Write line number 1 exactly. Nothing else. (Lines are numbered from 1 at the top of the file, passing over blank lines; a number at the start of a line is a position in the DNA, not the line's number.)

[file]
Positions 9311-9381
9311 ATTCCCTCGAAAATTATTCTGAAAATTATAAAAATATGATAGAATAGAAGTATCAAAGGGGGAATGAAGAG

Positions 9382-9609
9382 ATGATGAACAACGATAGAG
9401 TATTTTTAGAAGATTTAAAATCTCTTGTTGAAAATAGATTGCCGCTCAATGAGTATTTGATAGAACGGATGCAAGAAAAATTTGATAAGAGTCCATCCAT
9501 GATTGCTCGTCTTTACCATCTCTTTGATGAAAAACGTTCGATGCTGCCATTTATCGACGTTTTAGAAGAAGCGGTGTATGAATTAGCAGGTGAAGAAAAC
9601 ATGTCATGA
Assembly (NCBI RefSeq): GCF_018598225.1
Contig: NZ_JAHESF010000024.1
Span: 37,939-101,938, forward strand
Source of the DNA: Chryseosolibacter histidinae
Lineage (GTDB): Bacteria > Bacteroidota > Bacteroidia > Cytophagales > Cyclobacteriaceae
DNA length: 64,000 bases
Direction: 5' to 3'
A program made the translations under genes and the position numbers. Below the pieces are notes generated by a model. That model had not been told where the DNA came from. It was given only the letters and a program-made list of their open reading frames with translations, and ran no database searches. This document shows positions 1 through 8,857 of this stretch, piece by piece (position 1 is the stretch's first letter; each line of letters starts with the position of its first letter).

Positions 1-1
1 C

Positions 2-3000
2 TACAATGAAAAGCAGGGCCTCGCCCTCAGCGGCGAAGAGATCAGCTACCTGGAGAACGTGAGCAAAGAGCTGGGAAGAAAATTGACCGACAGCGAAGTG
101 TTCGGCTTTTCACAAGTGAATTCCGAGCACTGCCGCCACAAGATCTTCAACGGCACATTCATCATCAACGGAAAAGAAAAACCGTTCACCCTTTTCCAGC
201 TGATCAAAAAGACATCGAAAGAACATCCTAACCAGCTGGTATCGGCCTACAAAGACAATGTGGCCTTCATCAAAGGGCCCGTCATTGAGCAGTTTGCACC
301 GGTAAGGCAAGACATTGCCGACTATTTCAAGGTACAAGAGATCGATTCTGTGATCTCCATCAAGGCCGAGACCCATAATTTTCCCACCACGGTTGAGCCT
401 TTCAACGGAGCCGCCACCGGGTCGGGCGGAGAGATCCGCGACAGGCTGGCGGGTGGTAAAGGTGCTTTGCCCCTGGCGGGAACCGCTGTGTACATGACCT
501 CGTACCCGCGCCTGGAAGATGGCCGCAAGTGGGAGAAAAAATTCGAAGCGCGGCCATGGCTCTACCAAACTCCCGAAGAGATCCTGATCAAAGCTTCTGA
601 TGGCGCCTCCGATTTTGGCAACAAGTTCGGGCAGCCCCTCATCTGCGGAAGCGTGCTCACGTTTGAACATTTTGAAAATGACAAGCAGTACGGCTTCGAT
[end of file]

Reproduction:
Positions 9311-9381